Sufficient availability of affordable housing is a significant and growing concern across the world, in high-income and lower-income countries alike. Governments at all levels are feeling the urgency...
Increasing the adoption of energy-efficient building practices will require the energy sector to increase its understanding of the ways that retrofits affect multifamily financial performance and how the lending and appraisal industries interpret those indicators. The U.S. Department of Energy’s Building America research team Partnership for Advanced Residential Retrofit analyzed building, energy, and financial program data as well as other public and private data to examine the relationship between energy-efficiency retrofits and financial performance on three levels: building, city, and community.
The project goals were to increase the data and analysis in the growing body of multifamily financial benefits work and to provide a framework for other geographies to produce similar characterization. The goals are accomplished through three tasks:
• Task 1: A pre- and post-retrofit analysis of 13 Chicago multifamily buildings
• Task 2: A comparison of Chicago income and expenses to two national data sets
• Task 3: An in-depth look at multifamily market sales data and the subsequent impacts of buildings that undergo retrofits.
Key findings include:
• The net operating income of buildings that had energy-efficiency improvements increased by 2.95% ($55.96/unit) by1 year post-improvement.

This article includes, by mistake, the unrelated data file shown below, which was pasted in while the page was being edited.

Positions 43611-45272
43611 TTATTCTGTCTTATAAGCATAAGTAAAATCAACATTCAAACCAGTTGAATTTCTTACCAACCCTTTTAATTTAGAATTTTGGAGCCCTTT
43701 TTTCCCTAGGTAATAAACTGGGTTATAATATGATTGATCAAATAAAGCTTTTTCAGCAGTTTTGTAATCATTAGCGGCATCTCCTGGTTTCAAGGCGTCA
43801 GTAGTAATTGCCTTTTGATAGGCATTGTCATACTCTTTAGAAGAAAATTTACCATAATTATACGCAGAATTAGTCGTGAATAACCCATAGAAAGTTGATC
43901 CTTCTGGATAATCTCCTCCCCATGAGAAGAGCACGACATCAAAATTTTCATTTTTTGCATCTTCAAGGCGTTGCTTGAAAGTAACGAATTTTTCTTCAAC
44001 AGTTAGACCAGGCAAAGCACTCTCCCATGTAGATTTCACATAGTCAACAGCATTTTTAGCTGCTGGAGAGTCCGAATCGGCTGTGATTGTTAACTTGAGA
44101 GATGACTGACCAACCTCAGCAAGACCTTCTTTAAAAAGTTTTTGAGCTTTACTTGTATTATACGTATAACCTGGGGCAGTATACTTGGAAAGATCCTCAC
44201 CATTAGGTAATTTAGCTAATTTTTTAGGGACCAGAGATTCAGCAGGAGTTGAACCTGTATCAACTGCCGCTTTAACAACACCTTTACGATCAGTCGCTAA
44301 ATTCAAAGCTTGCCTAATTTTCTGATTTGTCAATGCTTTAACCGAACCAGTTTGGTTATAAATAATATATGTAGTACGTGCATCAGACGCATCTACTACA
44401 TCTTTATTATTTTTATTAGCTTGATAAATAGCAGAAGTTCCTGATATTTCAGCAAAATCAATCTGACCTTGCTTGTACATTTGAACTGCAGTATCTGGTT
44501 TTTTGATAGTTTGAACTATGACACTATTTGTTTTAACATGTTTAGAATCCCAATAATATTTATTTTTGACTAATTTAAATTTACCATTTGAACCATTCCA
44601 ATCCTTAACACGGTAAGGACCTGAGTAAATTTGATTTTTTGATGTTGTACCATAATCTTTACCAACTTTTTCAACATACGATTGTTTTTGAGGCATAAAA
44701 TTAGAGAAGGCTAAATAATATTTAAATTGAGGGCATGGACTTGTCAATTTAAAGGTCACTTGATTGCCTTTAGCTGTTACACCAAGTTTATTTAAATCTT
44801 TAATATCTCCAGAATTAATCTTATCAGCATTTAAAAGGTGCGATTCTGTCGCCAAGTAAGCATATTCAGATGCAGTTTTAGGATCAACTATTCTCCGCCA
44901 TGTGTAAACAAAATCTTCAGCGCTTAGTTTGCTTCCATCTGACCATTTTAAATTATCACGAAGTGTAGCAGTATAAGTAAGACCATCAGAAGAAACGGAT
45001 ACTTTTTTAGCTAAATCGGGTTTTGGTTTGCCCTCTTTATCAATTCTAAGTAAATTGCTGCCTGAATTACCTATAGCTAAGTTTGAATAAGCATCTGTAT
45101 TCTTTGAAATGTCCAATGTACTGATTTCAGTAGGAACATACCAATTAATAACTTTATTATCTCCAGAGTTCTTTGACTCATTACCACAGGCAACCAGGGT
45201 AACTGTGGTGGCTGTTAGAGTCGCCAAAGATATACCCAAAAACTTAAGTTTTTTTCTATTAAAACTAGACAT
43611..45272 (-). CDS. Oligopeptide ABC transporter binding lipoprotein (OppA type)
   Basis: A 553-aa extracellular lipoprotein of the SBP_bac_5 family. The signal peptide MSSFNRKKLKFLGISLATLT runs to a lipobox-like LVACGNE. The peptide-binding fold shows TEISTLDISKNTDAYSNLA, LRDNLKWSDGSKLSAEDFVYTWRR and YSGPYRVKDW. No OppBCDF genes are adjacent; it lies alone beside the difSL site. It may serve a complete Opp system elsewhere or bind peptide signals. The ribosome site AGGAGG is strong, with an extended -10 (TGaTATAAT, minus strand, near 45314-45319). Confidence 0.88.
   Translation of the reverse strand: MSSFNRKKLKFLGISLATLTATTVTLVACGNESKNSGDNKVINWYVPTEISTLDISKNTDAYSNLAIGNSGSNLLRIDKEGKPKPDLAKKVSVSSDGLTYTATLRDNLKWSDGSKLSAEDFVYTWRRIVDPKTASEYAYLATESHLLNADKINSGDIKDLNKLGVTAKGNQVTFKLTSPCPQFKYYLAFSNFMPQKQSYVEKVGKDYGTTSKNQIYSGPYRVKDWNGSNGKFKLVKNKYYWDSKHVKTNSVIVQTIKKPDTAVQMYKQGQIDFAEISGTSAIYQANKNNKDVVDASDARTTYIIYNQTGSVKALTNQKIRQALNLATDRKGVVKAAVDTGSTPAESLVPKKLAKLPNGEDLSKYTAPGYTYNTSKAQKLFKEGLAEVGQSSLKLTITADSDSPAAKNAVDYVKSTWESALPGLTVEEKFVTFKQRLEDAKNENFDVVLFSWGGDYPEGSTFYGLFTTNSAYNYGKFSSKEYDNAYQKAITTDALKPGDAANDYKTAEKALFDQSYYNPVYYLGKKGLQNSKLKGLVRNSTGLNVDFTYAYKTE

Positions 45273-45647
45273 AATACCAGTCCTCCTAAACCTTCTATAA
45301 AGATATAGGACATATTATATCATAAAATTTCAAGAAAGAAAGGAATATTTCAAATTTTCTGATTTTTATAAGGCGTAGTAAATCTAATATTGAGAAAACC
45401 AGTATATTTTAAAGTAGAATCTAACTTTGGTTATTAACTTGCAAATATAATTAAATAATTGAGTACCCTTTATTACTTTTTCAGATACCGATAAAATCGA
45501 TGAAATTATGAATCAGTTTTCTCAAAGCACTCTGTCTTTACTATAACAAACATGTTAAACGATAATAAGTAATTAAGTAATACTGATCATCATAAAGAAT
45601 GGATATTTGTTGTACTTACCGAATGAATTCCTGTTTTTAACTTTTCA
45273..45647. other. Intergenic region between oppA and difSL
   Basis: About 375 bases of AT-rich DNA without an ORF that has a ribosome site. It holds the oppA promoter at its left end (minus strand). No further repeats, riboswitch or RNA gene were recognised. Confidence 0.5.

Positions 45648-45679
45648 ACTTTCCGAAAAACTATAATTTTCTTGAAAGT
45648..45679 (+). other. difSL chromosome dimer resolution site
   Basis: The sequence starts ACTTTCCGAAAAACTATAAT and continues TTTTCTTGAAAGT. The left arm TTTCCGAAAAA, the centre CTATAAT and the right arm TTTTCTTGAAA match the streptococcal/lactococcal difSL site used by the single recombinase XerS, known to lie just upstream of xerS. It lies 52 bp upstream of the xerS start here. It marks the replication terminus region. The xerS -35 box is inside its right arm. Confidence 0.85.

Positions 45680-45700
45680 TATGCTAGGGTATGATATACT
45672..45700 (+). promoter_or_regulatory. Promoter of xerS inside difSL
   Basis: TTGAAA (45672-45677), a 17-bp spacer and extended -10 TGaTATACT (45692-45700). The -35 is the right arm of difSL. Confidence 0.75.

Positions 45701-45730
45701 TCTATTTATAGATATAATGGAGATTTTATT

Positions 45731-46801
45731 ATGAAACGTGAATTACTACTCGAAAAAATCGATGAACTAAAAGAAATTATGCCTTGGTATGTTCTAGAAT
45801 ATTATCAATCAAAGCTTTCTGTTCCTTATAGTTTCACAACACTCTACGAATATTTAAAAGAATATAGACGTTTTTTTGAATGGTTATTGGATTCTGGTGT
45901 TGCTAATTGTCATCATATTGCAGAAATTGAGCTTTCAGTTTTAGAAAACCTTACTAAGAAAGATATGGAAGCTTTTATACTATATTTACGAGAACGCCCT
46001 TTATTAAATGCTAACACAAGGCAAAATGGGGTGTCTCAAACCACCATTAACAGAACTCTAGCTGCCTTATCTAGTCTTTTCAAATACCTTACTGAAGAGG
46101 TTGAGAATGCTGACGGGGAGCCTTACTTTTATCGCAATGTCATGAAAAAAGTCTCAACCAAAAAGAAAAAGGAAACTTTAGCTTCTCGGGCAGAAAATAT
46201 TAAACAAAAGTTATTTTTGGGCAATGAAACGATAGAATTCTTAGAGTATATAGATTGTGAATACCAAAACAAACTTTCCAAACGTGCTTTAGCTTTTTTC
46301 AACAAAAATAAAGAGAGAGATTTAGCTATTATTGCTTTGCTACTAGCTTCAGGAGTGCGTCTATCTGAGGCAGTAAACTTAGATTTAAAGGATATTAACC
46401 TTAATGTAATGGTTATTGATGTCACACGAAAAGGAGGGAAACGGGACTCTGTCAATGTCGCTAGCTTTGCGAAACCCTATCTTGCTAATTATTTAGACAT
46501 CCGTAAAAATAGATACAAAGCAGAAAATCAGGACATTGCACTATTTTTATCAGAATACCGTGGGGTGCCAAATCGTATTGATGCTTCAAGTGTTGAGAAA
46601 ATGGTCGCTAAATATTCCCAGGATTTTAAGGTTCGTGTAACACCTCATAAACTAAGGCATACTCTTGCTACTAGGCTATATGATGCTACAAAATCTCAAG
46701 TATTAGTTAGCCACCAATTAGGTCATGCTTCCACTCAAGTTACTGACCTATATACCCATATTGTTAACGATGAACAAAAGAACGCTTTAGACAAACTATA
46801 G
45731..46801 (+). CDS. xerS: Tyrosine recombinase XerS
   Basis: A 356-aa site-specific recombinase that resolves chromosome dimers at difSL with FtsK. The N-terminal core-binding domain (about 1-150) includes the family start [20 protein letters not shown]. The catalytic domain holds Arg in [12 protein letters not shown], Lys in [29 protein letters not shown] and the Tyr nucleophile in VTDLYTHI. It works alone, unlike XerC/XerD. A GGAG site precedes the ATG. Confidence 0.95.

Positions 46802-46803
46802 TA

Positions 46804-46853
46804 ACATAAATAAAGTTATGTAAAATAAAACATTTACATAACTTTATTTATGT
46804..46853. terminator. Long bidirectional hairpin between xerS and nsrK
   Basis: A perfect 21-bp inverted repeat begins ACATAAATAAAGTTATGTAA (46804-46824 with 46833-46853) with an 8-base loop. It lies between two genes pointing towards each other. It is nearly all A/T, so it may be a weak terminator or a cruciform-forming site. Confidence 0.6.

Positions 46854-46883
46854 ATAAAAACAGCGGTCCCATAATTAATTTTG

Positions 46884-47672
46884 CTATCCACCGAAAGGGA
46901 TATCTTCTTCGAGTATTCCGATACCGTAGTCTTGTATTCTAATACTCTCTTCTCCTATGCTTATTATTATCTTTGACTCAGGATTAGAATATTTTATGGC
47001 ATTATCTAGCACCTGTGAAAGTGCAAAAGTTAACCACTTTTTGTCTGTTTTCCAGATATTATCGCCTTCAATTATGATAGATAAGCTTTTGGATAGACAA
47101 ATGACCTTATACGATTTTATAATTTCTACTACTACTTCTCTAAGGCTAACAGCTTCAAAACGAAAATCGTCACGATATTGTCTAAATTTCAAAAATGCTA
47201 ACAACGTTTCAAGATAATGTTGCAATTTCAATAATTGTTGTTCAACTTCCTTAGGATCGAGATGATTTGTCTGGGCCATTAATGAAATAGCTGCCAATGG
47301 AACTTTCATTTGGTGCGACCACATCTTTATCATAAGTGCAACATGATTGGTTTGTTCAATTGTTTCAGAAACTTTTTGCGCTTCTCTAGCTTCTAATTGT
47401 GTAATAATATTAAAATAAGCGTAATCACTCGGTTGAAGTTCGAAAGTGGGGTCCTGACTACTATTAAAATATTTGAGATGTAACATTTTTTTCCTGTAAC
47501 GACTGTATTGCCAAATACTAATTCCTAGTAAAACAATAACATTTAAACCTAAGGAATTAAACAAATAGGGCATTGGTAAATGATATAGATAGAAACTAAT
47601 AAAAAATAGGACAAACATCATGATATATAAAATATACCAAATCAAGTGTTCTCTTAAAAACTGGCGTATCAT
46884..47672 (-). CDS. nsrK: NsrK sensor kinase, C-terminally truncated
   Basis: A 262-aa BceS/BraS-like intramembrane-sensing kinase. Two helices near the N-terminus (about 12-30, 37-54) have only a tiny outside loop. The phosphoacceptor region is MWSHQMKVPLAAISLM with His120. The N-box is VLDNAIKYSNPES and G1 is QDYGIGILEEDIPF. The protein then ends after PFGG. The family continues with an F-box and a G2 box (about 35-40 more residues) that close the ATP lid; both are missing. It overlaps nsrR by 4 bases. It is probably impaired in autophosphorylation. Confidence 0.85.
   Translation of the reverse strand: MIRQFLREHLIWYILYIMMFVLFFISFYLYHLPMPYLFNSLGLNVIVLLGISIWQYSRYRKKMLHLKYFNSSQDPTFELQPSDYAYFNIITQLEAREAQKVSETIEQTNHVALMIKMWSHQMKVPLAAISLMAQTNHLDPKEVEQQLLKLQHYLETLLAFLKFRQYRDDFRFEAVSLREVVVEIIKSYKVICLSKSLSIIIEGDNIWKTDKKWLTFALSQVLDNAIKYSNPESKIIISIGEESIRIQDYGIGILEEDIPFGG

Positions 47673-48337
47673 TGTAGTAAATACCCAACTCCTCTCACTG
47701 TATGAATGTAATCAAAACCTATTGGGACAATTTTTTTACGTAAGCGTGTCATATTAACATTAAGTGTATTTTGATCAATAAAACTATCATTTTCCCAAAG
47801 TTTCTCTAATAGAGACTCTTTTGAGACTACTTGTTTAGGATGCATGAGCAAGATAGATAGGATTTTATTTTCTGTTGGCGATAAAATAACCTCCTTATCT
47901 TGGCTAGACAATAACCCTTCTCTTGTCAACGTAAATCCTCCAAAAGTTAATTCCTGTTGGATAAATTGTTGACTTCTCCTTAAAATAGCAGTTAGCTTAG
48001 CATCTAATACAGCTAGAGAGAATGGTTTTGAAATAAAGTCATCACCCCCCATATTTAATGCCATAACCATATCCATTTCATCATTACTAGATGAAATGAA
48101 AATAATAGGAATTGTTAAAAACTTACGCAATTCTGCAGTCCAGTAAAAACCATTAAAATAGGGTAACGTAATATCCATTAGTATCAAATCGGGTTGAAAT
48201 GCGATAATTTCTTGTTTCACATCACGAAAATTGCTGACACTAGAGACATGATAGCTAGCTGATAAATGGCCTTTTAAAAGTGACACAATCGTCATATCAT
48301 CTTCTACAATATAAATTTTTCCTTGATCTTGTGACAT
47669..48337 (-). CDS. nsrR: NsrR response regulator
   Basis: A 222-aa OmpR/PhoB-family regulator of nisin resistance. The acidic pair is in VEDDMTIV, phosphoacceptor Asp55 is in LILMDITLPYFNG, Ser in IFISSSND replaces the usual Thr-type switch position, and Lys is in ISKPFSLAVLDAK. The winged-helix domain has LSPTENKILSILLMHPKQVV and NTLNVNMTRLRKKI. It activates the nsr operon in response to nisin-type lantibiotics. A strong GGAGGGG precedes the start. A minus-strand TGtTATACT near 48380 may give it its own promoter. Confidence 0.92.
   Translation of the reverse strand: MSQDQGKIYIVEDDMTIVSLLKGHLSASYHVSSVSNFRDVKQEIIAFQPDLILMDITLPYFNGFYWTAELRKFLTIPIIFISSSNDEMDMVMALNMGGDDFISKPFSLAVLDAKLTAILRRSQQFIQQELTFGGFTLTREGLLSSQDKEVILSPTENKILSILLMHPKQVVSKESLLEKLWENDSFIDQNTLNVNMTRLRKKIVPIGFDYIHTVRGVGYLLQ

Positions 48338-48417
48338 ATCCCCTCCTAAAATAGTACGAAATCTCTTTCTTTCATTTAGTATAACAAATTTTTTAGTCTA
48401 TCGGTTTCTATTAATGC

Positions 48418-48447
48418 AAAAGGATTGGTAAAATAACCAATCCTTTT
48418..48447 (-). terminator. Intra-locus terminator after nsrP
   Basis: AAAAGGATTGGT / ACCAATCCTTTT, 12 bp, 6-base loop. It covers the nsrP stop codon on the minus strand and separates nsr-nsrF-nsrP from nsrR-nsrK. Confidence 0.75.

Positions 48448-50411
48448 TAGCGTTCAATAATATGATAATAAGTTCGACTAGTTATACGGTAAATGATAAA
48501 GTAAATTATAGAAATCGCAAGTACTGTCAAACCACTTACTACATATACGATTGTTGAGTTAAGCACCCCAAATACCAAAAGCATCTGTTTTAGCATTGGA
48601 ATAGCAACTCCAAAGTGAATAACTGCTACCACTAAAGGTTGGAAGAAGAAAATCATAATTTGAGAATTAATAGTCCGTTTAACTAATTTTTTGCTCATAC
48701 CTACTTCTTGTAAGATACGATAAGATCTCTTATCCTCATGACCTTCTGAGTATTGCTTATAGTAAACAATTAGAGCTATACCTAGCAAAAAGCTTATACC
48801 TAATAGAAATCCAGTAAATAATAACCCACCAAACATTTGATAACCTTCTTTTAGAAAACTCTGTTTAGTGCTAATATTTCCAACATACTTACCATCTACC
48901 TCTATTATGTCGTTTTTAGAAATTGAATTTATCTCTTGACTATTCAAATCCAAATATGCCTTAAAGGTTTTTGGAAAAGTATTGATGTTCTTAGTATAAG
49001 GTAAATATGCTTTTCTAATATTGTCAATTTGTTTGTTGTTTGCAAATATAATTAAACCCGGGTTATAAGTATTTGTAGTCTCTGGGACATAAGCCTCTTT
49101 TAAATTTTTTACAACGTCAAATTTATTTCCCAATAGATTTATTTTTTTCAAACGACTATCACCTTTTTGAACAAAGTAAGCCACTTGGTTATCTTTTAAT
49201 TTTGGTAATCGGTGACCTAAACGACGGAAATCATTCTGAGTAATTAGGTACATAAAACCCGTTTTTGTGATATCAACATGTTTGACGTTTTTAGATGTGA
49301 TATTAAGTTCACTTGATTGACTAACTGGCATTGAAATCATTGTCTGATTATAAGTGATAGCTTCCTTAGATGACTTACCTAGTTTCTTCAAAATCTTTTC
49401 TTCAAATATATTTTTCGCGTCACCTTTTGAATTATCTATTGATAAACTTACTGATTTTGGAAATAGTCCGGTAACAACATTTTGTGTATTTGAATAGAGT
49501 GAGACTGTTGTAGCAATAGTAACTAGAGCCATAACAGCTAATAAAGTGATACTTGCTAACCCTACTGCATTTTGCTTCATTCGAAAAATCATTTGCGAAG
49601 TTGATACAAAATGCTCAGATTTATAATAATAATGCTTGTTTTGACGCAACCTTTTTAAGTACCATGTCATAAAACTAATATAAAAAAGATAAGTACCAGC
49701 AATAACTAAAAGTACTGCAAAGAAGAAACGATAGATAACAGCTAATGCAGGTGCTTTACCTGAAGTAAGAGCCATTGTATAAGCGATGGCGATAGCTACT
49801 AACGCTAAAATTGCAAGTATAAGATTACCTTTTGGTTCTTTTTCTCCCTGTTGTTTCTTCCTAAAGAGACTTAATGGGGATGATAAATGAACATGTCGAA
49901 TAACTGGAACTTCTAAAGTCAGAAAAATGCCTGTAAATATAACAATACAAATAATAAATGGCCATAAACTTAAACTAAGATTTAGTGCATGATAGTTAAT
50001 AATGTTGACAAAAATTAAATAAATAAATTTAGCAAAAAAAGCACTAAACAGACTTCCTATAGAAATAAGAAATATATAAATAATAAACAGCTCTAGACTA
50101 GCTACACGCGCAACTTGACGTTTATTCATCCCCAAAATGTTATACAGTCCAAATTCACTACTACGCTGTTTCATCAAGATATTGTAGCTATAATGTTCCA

• Rental incomes increased by almost 2.39% ($227.48/unit) annually in the year after energy-efficiency improvements were completed.
• Utility costs are one of the largest multifamily building operating expenses in Chicago and nationally.
• National data sets of income and expenses should be used cautiously as a benchmark for city data.
• A retrofit that costs the same in two similar buildings within two different communities could increase a building’s value by $335,000 in one neighborhood and by only $12,000 in the other neighborhood.
• The capitalization rates for a neighborhood are one of the most important factors in whether an energy-efficiency retrofit is feasible for building owners.
• Refinancing presents a significant opportunity for building owners to realize the value of the energy-efficiency improvements and for programs to increase building owner participation.